Results of a Non-Mutually Exclusive System
To illustrate, I wrote up a simple little program. It's written in Lua, and if you copy and paste it then run it using Lua interpreter (lua-users wiki: Lua Binaries (http://lua-users.org/wiki/LuaBinaries)), it will give you similar results to what I present here:


local miss,dodge,parry,block,crit,hit = 0,0,0,0,0,0
math.randomseed(os.time())

for i=1,1000000 do
if (math.random(1,100) <= 5) then
miss = miss + 1
elseif (math.random(1,100) <= 10) then
dodge = dodge + 1
elseif (math.random(1,100) <= 10) then
parry = parry + 1
elseif (math.random(1,100) <= 10) then
block = block + 1
elseif (math.random(1,100) <= 15) then
crit = crit + 1
else
hit = hit + 1
end
end

print("miss: "..miss.." "..miss/1000000)
print("dodge: "..dodge.." "..dodge/1000000)
print("parry: "..parry.." "..parry/1000000)
print("block: "..block.." "..block/1000000)
print("crit: "..crit.." "..crit/1000000)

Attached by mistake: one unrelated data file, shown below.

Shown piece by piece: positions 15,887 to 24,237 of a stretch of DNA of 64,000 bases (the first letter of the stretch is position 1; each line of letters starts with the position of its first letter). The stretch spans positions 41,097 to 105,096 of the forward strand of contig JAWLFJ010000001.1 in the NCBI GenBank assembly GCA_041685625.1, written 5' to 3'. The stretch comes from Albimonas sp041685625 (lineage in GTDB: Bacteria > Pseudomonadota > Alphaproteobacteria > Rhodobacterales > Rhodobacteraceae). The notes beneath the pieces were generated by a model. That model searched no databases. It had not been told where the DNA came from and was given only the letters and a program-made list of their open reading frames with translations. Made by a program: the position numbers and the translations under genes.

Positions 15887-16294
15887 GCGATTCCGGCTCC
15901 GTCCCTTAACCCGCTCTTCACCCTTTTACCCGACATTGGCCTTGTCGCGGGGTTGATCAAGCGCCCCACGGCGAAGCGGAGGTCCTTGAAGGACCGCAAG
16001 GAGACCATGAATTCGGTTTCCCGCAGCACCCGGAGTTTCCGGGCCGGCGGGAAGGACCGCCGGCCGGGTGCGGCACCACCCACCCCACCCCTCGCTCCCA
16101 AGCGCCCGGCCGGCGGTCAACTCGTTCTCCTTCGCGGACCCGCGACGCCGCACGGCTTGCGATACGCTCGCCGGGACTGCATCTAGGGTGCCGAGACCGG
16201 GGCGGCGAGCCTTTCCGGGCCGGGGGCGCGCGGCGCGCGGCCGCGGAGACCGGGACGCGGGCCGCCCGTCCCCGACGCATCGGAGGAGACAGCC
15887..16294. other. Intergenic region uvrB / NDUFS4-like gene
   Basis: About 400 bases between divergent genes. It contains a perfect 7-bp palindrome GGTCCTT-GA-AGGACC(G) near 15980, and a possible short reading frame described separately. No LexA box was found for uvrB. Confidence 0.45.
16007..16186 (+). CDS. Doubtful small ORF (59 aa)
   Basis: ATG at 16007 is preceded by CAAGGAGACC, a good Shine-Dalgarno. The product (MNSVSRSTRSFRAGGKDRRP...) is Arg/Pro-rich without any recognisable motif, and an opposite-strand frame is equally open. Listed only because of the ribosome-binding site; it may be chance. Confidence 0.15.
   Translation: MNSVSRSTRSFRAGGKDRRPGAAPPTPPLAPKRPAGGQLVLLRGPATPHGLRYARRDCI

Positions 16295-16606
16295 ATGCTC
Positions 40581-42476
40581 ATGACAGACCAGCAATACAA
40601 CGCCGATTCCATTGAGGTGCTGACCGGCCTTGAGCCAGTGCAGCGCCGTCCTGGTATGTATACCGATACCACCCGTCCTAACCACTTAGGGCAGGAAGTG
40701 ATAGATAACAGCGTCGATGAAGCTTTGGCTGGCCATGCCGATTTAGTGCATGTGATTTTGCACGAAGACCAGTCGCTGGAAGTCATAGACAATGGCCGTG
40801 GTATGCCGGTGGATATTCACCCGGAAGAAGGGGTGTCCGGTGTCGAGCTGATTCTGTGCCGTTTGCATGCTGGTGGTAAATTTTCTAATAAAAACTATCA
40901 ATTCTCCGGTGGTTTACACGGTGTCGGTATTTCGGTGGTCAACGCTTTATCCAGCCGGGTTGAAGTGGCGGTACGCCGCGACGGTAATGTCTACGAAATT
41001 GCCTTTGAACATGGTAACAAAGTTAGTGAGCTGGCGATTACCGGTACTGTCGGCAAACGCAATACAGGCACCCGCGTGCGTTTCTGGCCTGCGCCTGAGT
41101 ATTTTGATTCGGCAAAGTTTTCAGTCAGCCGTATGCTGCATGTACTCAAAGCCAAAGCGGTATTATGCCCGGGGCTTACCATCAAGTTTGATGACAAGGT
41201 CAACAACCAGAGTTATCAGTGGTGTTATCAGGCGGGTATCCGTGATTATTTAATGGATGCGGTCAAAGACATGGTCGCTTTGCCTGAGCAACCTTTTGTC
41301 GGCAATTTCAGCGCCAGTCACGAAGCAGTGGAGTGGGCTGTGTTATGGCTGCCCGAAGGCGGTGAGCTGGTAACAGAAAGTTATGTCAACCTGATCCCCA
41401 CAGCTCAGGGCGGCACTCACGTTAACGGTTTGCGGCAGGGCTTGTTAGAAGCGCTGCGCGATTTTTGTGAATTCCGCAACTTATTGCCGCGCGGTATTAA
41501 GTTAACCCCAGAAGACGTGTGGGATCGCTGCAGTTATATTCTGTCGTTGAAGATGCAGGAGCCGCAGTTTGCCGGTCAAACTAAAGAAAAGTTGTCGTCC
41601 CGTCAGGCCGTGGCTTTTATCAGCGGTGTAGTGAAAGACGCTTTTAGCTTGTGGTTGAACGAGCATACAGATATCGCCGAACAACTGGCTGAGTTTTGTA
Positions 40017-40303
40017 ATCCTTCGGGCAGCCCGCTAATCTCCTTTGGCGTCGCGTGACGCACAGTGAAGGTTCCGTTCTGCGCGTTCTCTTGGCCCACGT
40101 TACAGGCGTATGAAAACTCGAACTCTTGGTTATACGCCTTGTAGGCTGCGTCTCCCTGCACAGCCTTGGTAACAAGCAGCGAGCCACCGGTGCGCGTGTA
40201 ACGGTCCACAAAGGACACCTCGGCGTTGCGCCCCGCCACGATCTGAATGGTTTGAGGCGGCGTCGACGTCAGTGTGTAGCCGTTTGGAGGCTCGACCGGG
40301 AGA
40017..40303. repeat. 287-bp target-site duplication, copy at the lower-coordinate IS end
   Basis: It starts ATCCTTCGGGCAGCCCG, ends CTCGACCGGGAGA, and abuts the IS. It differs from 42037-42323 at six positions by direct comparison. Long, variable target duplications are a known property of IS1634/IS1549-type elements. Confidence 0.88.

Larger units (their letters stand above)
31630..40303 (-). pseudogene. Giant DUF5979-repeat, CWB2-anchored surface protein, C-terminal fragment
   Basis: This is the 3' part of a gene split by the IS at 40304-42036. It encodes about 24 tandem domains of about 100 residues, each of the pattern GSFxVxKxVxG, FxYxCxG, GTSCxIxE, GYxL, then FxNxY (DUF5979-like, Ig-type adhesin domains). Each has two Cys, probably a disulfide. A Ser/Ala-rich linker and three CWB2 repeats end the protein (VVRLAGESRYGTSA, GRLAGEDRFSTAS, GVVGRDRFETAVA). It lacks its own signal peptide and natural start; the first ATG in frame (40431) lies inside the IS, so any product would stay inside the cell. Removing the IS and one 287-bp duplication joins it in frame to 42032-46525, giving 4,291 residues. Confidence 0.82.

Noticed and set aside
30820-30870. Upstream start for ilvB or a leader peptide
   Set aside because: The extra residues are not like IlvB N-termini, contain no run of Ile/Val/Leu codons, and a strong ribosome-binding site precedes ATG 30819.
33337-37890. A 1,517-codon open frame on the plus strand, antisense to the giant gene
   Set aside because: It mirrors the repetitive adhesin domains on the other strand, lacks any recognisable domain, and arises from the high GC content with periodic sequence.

print("hit: "..hit.." "..hit/1000000)

What this does is determine the result of a combat action following the short-circuit evaluation method, one million times, then print the results. It checks the 5% chance of a miss, then the 10% chance for a dodge, then 10% for a parry, then 15% for a crit, and then calls it a regular hit if none of the previous conditions are met. It gives the number of misses, dodges, parries, blocks, crits, and hits, as well as the percentage of total attacks that each one makes as printed results. Here are the results of one run:



Count Percentage
Misses 50215 5.0215%
Dodges 95482 9.5482%
Parries 85364 8.5364%
Blocks 76712 7.6712%
Crits 104321 10.4321%
Hits 587906 58.7906%